About a year ago I wrote a post about how to make a map showing deforestation rates in Africa based on the Global Forest Assessment 2005 by the Food and Agriculture Organization of the United Nation (FAO). The main purpose was to show how this could be done in R. It has since become the most viewed post on my blog, mostly by people looking for maps on deforestation or forest cover in Africa.
Autumn last year the new Global forest resources assessment 2010 (FRA) has been published by the FAO. Time for an update of my previous post. This time I will use GRASS GIS to create the vector layers and QGIS to create the final maps. However in this post I will just go through the first steps, viz., creating the vector layers. Creating the maps for publication will be for one of my next posts.
As an example I am creating a vector layer with the forest and woodland cover numbers, which you can find in sheet 2 of the excel sheet I just downloaded from the above-mentioned link. Surface areas are given in 1000 hectares, which I converted to km2. I furthermore replaced all no-data values by -999 and all non-significant numbers (n.s.) by 0 (zero).
I downloaded a map with national boundaries from the database of Global Administrative Areas (GADM). The data can be downloaded in various formats, including as a shapefile. For more details read my earlier post. I imported the shapefile with African countries to a GRASS database with SQLite backend database for the attribute tables. In that same SQLite database I imported the FRA data after which I combined the two tables.
CREATE TABLE FRA_Africa AS SELECT GADM.cat, GADM.OBJECTID, GADM.NAME_FAO, FRA2010.* FROM GADM LEFT JOIN FRA2010 ON (GADM.NAME_FAO=FRA2010.Country)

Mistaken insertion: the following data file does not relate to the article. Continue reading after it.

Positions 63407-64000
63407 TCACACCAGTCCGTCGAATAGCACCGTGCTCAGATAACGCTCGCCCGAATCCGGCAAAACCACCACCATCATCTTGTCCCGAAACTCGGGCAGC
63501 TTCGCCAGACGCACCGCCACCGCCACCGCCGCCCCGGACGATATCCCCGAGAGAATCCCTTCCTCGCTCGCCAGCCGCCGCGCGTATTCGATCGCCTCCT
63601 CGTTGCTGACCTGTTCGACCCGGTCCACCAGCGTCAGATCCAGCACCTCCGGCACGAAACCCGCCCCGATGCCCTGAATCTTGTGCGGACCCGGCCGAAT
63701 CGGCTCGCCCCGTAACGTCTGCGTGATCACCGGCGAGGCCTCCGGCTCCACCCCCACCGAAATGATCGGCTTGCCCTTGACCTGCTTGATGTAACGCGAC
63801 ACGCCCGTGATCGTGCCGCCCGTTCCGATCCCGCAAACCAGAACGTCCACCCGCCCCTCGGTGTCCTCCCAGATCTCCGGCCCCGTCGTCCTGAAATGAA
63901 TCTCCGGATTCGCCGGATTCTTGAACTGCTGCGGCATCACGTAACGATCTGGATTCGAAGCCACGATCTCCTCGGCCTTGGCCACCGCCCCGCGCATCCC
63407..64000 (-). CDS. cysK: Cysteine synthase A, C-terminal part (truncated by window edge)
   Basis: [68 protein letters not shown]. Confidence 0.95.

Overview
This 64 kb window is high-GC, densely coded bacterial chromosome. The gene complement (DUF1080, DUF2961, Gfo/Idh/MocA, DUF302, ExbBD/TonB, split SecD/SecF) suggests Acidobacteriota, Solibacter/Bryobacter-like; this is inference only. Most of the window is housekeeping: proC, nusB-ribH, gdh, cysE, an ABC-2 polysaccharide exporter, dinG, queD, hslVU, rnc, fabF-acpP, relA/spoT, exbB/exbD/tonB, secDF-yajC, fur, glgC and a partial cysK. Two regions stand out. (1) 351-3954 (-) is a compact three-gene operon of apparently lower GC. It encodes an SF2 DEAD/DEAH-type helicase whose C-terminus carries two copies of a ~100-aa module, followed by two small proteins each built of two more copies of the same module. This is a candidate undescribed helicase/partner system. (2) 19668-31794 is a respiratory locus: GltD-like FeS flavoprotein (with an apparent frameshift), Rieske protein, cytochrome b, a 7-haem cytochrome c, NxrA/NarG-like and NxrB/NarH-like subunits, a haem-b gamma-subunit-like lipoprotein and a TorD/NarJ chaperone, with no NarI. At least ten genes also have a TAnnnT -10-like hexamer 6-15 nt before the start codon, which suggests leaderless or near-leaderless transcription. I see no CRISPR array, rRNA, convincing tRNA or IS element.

To check if all countries in the GADM attribute table have a matching entry in the FRA table, I used the following SQL
SELECT *, _ROWID_ "NAVICAT_ROWID" FROM "FRA_Africa" WHERE "Country" IS NULL GROUP BY "NAME_FAO"
This shows that there are six countries in the GADM databasefor which the names do not match those in the FRA2010. I corrected the names in the GADM table using the FRA2010 names (in one case I did the opposite as that would give me a shorter name, but it doesn’t really matter).
UPDATE GADM SET NAME_FAO="United Republic of Tanzania" WHERE NAME_FAO="Tanzania, United Rep of"; UPDATE GADM SET NAME_FAO="Democratic Republic of the Congo" WHERE NAME_FAO="Congo, Dem Republic of"; UPDATE GADM SET NAME_FAO="Congo" WHERE NAME_FAO="Congo, Republic of"; UPDATE GADM SET NAME_FAO="Côte d'Ivoire" WHERE NAME_FAO="Cte d'Ivoire"; UPDATE GADM SET NAME_FAO="Réunion" WHERE NAME_FAO="Runion"; UPDATE FRA2010 SET Country="Saint Helena" WHERE Country="Saint Helena, Ascension and Tristan da Cunha"
And I ran the same query again to recreate the FRA_Africa table (I dropped the older version first of course), which I linked to the GADM vector layer. You can do this in GRASS GIS on the command line (see below) or by using the GRASS Attribute Table Manager.
v.db.connect -o map=GADM table=FRA_Africa
OK, now I have the vector layer with in the attribute table the forest and woodland cover (in km2 and in % of total land area). Next step is to create one (or more) nice looking maps. I will further explore how to do this in QGIS in a follow-up post.